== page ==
A lot of people ask this question. We are so strongly entrenched in our modern lives that, for some of us, growing our own veg seems as sensible as flying to the moon. Some of the arguments you will hear “It’s so much easier to pop to the supermarket” “My kids don’t like veg anyway” “Gardening is so expensive” “It must be hard, those t.v. gardeners earn a fortune”. So, let’s take a look at some of these arguments.

“It’s so much easier to pop to the supermarket”

This is a big issue for a lot of people. In our very modern times, we have become accustomed to buying everything from the supermarket. It doesn’t matter to us whether it is in or out of season. In fact, I wonder how many people, if asked, would know what veg were in season at any given time?

Is this really a good deal? We are paying to have goods that have been picked when not yet fully ripe and flown halfway across the world to a supermarket. By the time we buy that produce, it is already well past its best, both in flavour and nutritionally. It has been said that, ironically, frozen veg is often of a higher quality than so-called “fresh” veg. By growing your own, you can be certain of the very freshest food, ripened as nature intended.

When you grow sweet corn, there is a saying “walk to pick it, and run back”. The moment you pick vegetables they start to deteriorate, so the quicker you can get your corn to the pan the better it tastes! I can guarantee that the first time you eat a tomato, or a strawberry, or even a carrot, eaten the minute it is picked, you will never again question the benefits of home grown veg. 🙂

“My kids don’t like veg anyway”

A lot of children are thought to “not like” veg. When people tell me this, I never really believe them. There are so many vegetables out there, and so many ways of preparing them, that I cannot believe that anyone can “not like” ALL of them.

The apprentice loves veg from brocolli and brussels sprouts, through carrots and swedes, all the way down to salad. But, the first time she had leeks they made her physically ill. It was such an extreme reaction that I even considered allergies. When she had a similar reaction to rhubarb, the tiny cogs that make up my thinking gear, started turning. After some experimentation, I discovered that it wasn’t the taste, it was the texture of leeks and rhubarb. If I puree them for leek and potato soup, or rhubarb crumble, she loves them.

So what I am trying to say is that children will eat veg. If they genuinely don’t like something, then maybe there is a reason such as texture. Maybe they just dont’ like that particular food – I personally cannot stomach pulses, we all have likes and dislikes – but it may be that they don’t want carrots covered in an 86-ingredient sauce. Maybe they just want them plain – or even raw! 🙂

Gardening can be a great way to encourage veg eating in children. Our modern children have become so far removed from their food, and so used to popping a package in the microwave that, to many chidren, the novelty of picking peas and eating them fresh from the plant might be all it takes. All of a sudden they like peas! Get them gardening with you. Let them choose a veg to grow and be responsible for. Or have a runner bean race or grow pumpkins. They will take a pride in caring for their leafy “pet” and will be eager to eat their own produce. 🙂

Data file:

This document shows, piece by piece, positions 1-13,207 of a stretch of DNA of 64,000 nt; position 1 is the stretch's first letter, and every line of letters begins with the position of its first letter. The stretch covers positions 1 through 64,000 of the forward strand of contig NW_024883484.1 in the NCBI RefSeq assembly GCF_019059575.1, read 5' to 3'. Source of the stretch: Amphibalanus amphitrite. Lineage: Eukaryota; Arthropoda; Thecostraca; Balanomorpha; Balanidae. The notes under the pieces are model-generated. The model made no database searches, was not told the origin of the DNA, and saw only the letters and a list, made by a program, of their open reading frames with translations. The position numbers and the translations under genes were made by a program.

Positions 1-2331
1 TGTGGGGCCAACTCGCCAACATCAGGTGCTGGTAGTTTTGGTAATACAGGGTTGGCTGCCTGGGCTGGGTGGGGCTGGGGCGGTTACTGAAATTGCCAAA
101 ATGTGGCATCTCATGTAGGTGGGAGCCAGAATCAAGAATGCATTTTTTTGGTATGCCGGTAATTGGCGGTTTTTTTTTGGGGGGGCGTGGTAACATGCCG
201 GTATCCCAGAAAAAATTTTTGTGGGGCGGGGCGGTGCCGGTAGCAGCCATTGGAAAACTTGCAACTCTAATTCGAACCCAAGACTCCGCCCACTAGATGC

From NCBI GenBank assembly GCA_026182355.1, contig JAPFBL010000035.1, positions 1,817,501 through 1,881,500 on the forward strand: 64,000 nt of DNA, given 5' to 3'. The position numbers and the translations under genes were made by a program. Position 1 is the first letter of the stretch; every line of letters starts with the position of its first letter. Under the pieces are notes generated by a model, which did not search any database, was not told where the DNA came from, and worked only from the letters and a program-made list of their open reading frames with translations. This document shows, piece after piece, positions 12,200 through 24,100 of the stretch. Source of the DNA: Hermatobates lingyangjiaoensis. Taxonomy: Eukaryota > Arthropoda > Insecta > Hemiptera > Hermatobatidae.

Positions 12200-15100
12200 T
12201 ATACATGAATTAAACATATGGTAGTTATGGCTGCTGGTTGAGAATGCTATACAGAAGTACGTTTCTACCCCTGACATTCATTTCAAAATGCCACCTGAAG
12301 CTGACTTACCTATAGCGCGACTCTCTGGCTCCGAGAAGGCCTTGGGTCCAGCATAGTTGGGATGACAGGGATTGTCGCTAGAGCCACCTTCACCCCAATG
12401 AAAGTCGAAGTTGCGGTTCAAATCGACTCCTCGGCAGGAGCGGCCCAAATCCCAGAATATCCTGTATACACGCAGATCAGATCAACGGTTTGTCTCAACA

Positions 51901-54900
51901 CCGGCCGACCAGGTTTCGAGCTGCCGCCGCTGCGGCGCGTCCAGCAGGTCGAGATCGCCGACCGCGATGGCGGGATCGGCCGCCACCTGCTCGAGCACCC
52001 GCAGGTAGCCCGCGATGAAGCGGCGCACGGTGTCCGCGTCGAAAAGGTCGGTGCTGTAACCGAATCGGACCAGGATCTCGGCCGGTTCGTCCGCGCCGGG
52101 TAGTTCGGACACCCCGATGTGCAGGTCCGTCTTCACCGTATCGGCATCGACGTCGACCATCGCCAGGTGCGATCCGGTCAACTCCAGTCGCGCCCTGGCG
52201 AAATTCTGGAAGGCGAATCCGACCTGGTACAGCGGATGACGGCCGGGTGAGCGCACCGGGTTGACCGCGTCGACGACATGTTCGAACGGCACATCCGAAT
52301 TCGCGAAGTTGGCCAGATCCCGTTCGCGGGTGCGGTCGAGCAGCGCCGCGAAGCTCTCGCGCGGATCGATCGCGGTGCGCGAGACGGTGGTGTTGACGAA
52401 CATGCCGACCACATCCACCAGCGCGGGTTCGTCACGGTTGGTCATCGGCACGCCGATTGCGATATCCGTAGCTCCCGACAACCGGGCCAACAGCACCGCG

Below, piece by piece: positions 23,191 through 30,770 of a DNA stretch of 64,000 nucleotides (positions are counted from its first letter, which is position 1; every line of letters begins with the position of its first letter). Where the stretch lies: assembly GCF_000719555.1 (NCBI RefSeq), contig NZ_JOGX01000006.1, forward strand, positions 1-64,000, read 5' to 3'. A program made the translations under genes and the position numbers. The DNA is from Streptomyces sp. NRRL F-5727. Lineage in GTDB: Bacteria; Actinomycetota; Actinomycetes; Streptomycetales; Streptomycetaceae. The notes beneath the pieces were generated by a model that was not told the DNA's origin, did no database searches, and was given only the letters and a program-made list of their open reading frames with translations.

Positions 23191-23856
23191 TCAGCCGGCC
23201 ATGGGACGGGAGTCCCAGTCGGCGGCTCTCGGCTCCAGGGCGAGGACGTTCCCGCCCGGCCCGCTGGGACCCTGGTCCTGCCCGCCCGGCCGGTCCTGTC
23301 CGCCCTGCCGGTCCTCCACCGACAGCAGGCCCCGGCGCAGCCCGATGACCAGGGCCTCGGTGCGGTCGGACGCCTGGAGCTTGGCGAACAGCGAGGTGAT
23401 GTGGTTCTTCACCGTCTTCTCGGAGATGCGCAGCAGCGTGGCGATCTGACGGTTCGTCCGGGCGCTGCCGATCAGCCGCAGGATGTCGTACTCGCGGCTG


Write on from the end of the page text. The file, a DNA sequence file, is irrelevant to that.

Gardening is so expensive

This is one argument I can fully agree with. Gardening appears to have joined the ranks of boat ownership, horses and skiing. If you take a perfectly ordinary product, and market it for any of the above, you can automatically double the price tag!

The good news is that most of those high end products are totally unnecessary. Your plants will not know (and REALLY not care) whether you bought a watering can for £1 from the pound shop, or a £60 watering can that comes with 18 different spray heads, a self mixing device that will produce the right mix of the right plant food at the push of a button, and makes the tea when you’ve finished. “Some” of the products on sale, may actually make the job easier, but a far larger number will be used once and then sit at the back of the shed awaiting re-incarnation via the recycling depot.

The short answer is that gardening will be as expensive as you allow it to be, but can be as cheap as you want to make it 🙂

It must be hard

It is true, that the t.v. gardeners earn a good living from what they do. But the strange truth is that our ancestors have grown their own food for the greater part of human history – and all without any help from t.v., Gardeners’ World, Alan Titchmarsh or any others you care to mention. Now, I don’t have anything against the t.v. clan – I am sure they are all very nice people, and there can be no doubt that they are all experts in the field. But that doesn’t mean that growing a few new potatoes or runner beans is beyod the rest of us. In fact, I have a sneaky feeling that Mr. Titchmarsh (if asked) would say the same – get those seeds, or plants, and get growing. If you wait until you think you know enough to start, then you’ll never do it!

Just like rearing children, if you bought all the books, tried to learn everything you will need to know, learned about every disease and ailment and become an expert in nutrition before you had the first one, the human race would die out in approximately one generation because no-one would ever have children again.

Gardening is the same. You need to make that leap of faith, choose something you would like to grow and DO IT. Chances are you will have a fantastic crop of your choosing and, guess what, if you run into problems you will solve them – and learn from them

You don’t need to know it all just decide what to grow – and learn by doing it. And before you know it, you will be sitting down to a plae of veg of your own making 🙂

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